Omega-3 fatty acids and vitamins and minerals are part of a proper and healthy diet during pregnancy and breastfeeding.
Cold-water fish such as salmon and tuna, but also shellfish, are rich in omega-3 fatty acids.
Depending on their chemical structure, you can divide fats into saturated, monounsaturated, and polyunsaturated fatty acids.
The polyunsaturated omega-3 fatty acids are considered valuable – above all, eicosapentaenoic acid (EPA) and docosahexaenoic acid (DHA).
Important of EPA and DHA for the mother and baby
Through the umbilical cord, the mother passes omega-3 fatty acids taken in with food directly to the unborn baby. Approximately 50-60 mg of DHA is delivered by the placenta to the unborn baby daily.
So If you’re pregnant, you should regularly consume DHA and EPA to ensure that the omega-3 is sufficient for both the mother and the unborn child.
DHA is vital and the most important of all the other fatty asides. Especially during and after the pregnancy.
It is a building block for normal, healthy brain and eye development. As a baby grows in the womb, the brain develops faster than at any other time in life. The highest DHA levels are found in the metabolically active areas of the brain, such as the cerebral cortex, mitochondria, and synapses.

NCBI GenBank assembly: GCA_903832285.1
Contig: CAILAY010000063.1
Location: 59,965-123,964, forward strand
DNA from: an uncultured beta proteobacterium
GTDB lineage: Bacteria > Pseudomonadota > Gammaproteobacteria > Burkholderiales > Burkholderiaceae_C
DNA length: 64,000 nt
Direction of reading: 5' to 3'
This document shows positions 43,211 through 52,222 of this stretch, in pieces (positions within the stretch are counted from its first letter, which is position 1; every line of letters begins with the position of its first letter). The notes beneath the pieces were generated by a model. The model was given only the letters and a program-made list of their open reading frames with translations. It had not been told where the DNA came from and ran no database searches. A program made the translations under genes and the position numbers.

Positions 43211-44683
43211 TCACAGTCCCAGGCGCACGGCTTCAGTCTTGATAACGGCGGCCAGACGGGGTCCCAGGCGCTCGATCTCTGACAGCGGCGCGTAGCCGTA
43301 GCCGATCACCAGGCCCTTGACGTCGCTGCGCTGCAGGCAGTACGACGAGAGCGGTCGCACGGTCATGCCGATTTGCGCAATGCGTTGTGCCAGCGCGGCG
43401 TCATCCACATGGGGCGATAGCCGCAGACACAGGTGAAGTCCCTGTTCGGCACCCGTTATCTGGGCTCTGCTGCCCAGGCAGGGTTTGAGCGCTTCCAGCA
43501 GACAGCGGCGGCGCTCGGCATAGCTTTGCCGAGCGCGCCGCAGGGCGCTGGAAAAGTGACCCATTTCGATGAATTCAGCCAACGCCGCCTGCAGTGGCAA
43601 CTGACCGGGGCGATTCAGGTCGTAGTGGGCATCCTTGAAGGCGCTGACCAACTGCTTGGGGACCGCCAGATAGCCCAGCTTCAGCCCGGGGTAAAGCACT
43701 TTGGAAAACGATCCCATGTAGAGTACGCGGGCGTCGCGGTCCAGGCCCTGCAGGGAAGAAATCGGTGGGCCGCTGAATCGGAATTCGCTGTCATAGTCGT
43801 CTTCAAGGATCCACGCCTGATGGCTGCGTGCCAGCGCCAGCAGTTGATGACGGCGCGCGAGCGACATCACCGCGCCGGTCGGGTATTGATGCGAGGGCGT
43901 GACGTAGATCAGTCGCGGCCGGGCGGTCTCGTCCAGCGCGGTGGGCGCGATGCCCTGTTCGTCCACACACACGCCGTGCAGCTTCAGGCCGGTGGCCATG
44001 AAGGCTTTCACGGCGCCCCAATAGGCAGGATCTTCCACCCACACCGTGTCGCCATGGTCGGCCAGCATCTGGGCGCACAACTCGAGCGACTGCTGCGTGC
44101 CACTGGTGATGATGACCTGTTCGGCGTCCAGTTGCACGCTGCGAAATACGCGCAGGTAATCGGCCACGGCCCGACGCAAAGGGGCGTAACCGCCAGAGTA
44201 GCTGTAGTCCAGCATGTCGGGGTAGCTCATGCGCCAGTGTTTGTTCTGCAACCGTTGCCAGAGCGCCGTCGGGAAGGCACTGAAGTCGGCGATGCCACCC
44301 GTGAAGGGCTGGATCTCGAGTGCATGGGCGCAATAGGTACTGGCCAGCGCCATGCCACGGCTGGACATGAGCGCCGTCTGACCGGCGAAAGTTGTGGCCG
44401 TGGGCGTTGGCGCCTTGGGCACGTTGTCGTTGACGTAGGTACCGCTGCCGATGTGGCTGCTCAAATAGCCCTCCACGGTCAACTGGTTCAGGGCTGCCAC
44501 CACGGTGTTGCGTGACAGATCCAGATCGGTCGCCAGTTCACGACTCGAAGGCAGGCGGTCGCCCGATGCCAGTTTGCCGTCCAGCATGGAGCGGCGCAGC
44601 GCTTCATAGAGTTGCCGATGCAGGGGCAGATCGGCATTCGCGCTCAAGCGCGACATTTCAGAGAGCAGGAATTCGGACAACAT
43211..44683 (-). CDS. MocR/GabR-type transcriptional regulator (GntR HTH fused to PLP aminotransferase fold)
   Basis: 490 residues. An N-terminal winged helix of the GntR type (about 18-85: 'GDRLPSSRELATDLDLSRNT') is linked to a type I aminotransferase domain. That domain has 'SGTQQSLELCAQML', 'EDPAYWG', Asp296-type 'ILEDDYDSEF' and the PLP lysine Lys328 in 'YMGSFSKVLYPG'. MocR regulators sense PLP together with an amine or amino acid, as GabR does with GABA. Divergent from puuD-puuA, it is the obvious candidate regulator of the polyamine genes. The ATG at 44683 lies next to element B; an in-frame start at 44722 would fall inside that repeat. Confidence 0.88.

Because of these diverse tasks of EPA and DHA, it is not surprising that the omega-3 fatty acids are essential during pregnancy and breastfeeding.
Recommendations for a good supply of omega-3 fatty acids For pregnant women
Although the supply of healthy omega-3 fatty acids has improved in recent years, it is still unsatisfactory, and most people don’t eat the recommended amount.
Women eat an average of only 105 g of fish and fish products, crustaceans and shellfish per week, and men 133 g. As many as 16 percent of Germans eat no fish at all.
According to the Journal of Midwifery & Women’s Health, pregnant women should consume At least 200 mg of DHA is advised daily in addition to the recommended intake of 250 mg of EPA/DHA.
Preferably, two fish meals per week, which corresponds to about 30g of fish per day. Of the two meals, at least one should consist of salmon, mackerel, herring, tuna, or sardine – freshly prepared, frozen, or canned.
In addition, fish oils and vegetable oils such as linseed, rapeseed, and walnut oil should be preferred because they contain vegetable omega-3 fatty acids. However, the direct supply of EPA and DHA from fish is much more effective than vegetable oil.
The mother’s intake of the omega-3 fatty acid contributes to the healthy development of the eyes and brain in the unborn child and breastfed infants. For this purpose, 200 mg of DHA should be consumed daily in addition to the daily amount of omega-3 fatty acids recommended for adults.